As part of our effort to drive forward technology and provide unique services that didn’t previously exist, Genius recently released a new URL shortening service, which is currently available to select customers. Despite not seeming unique on the face of it, our shortener integrates with the rest of Genius’ products, allowing you to track prospects all the way from the top of the funnel in a multi-channel marketing campaign to a signed deal. What does that marketing speak mean? We provide detailed reporting information on link clicks, much like Bit.ly, but in a fashion that allows sales & marketing to make the most of their time & money.
When we started testing this service in the real world, we found it to be very popular—we got tons of link clicks in seconds! Now, while some of us have a great number of followers, it was clear that we had funny stuff going on. Upon closer inspection, we could tell the majority of clicks in the first few minutes a link is posted to Facebook or Twitter are from robots indexing content for various search engines. No problem, filtering them out ought to be easy; just look in the user agent string for something like “robot” or “crawler”. Reality isn’t so simple.
We began by creating some short URLs and posting them on social networking sites with accounts that have no friends. Unsurprisingly, doing so resulted in a flurry of clicks for each link posted within the first few minutes, diminishing until the last click about 15 minutes later. While a number of bots identified themselves in a manner that is very easy to distinguish by putting “bot” or “spider” in their user agent string:
Mozilla/5.0 (Twiceler-0.9 http://www.cuil.com/twiceler/robot.html)
Mozilla/5.0 (compatible; Googlebot/2.1; +http://www.google.com/bot.html)
Others didn’t use such explicit terms, but it was easy enough to add them to a list:
AppEngine-Google; (+http://code.google.com/appengine; appid: mapthislink)
Mozilla/5.0 (compatible; Butterfly/1.0; +http://labs.topsy.com/butterfly.html) Gecko/2009032608 Firefox/3.0.8
We also found a bunch that were obviously programming libraries:
Those are all fine & dandy. While it would be nice to simply match any user agent string with “bot”, “crawler”, or “spider” in its name, creating or purchasing a list isn’t terribly difficult. The frustrating thing was that we consistently got hits on the aforementioned friendless accounts from user agents like this:
Mozilla/4.0 (compatible; MSIE 7.0; Windows NT 6.0)
That looks a lot like Microsoft Internet Explorer 7 running on Windows 7 (NT 6.0) to me, and it is. So why is a bot pretending to be IE? And who is doing it? I answered the latter question by whoising the source IP, which turned up Microsoft. This annoyed me, and I informed Twitter what I thought of Bing, in my best passive-aggressive form.
Shortly thereafter, I got a call from an old friend and fellow CSHer, Andrew Bair, inquiring the source of my discontent with Bing. I told him the troubles of matching user agent strings in an attempt to divine the source of clicks, that Microsoft seemed to be running a bot that misidentified itself, and that I presumed it was related to Bing. Andrew works at Bing, and said that he would talk to the Social folks to see if any of them could shed some light on the situation.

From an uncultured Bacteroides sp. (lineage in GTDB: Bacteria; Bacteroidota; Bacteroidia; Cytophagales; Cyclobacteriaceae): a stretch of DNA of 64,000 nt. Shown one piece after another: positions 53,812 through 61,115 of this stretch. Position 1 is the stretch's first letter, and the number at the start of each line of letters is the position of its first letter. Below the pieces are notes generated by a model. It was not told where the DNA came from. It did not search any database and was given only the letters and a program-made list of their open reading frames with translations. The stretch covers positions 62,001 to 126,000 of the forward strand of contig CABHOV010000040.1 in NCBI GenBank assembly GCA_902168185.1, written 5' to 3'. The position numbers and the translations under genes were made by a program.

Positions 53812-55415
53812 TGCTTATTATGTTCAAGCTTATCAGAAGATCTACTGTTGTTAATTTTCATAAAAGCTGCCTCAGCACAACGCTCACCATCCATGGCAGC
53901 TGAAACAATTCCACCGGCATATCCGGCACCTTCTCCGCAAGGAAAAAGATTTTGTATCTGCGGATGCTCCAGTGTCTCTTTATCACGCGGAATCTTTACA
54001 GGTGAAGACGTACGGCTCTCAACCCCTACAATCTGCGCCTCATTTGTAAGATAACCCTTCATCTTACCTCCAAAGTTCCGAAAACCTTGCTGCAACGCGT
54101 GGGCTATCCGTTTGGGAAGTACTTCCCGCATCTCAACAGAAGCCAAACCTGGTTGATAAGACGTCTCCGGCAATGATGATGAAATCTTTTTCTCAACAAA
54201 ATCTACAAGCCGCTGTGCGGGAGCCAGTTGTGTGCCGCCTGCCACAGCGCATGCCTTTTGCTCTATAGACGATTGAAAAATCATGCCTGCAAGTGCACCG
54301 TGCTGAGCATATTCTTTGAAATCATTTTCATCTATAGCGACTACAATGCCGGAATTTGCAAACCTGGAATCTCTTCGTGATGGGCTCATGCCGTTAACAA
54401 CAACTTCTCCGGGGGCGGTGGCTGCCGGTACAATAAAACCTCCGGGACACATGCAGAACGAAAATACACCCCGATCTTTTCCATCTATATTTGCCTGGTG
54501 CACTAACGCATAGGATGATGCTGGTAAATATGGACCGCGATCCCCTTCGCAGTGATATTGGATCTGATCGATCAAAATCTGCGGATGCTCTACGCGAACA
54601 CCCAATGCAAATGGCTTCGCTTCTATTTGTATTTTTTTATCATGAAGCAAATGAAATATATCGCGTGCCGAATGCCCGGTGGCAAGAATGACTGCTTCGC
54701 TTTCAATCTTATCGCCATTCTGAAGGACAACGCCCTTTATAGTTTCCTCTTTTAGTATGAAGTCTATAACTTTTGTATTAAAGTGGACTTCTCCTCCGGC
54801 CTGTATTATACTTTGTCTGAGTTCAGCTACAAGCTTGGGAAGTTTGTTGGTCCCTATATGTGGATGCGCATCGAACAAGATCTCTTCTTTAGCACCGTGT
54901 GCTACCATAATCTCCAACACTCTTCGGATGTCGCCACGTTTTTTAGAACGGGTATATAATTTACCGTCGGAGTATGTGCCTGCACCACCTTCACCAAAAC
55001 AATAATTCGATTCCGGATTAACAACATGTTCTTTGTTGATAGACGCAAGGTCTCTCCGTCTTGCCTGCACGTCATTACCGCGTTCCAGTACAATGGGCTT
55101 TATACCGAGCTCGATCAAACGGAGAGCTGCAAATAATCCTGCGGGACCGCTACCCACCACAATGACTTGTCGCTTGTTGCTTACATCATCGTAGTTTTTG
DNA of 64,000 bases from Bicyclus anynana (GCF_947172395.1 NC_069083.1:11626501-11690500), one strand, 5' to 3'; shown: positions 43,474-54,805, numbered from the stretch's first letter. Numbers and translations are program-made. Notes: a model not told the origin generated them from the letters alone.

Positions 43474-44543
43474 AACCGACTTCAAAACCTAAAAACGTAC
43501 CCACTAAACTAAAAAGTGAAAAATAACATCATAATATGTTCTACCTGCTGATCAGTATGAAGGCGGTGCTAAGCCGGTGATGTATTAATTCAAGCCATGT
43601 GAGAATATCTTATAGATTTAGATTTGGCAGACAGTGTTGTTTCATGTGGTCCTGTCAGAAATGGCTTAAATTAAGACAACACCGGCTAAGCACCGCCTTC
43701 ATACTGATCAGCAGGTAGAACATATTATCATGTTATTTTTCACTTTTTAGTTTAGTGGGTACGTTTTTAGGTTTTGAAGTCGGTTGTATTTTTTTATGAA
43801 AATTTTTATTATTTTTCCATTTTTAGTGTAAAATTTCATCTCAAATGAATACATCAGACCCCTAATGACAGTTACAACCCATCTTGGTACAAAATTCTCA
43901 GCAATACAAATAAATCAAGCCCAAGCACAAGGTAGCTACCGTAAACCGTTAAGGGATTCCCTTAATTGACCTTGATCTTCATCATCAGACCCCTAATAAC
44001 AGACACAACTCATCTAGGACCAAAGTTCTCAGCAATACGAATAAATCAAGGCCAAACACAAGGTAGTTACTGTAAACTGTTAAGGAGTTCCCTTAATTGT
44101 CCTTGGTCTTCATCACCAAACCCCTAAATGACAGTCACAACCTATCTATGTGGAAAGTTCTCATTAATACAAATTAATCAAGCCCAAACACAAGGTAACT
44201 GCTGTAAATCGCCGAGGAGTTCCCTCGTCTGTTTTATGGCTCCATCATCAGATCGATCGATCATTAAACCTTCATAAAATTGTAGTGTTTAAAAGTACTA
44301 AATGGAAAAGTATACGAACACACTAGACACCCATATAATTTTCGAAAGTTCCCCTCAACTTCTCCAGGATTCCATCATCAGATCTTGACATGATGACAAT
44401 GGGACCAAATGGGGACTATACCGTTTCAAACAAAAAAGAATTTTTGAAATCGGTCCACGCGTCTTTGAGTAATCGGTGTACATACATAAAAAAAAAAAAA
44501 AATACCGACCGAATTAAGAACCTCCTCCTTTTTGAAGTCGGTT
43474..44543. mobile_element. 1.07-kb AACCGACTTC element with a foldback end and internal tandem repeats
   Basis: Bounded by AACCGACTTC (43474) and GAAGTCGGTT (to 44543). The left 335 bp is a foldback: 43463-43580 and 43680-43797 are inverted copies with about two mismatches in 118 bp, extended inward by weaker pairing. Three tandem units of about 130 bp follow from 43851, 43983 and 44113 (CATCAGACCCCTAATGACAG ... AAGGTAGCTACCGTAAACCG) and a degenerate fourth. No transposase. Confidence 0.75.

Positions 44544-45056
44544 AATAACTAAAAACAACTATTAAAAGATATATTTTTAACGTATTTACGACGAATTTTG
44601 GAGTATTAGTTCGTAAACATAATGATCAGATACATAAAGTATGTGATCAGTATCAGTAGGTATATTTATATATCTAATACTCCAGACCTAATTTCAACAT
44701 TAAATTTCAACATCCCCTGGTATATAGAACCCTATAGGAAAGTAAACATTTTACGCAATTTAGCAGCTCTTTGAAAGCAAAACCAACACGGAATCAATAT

Not long after that, I was contacted by Steve Ickman, a researcher at Microsoft. After providing him with a bit of information, Steve told me that the bot I saw was indeed his, and that it is only somewhat related to Bing. He said that the reason the robot was using an Internet Explorer user agent string was because a lot of (badly written) websites will refuse to give content to a user agent that they don’t recognize. Having programmatically scoured the web myself, I can commiserate. To make things easier on people like me, however, Steve said that he would update the user agent string that his bot presented to make it clear what the crawler is doing.
So, is all well in the world of identifying bots? Unfortunately, no. There is another player from Washington who causes trouble: Amazon. Well, maybe indicting the world’s biggest retailer is too much. It’s really users of their Elastic Compute Cloud that are problematic:
Mozilla/4.0 (compatible; MSIE 5.01; Windows NT 5.0)
Mozilla/4.0 (compatible; MSIE 6.0; Windows NT 5.1)
Mozilla/4.0 (compatible; MSIE 7.0; Windows NT 6.0)
Mozilla/5.0 (Macintosh; U; Intel Mac OS X 10.5; en-US; rv:220.127.116.11) Gecko/2008120121 Firefox/3.0.5
Mozilla/5.0 (Windows; U; Windows NT 5.1; en-US; rv:18.104.22.168) Gecko/2008092417 Firefox/3.0.3
Mozilla/5.0 (X11; U; Linux x86_64; en-US; rv:22.214.171.124) Gecko/2009090217 Ubuntu/9.04 (jaunty) Firefox/3.0.14
What do all of those user agent strings have in common? Nothing of note, except that they all came from blocks of addresses used by Amazon’s EC2. It looks to me like a lot of folks who are writing bots need a user agent string and simply pop their browser over to a site that returns it to them and use that. Or they make something up. Or they use the empty string. All of these things make detecting such programmatic visits to your website difficult, leaving someone to maintain a list of bots. That is, unless we can encourage all programmers to readily identify their bots as such. But that’s like herding cats.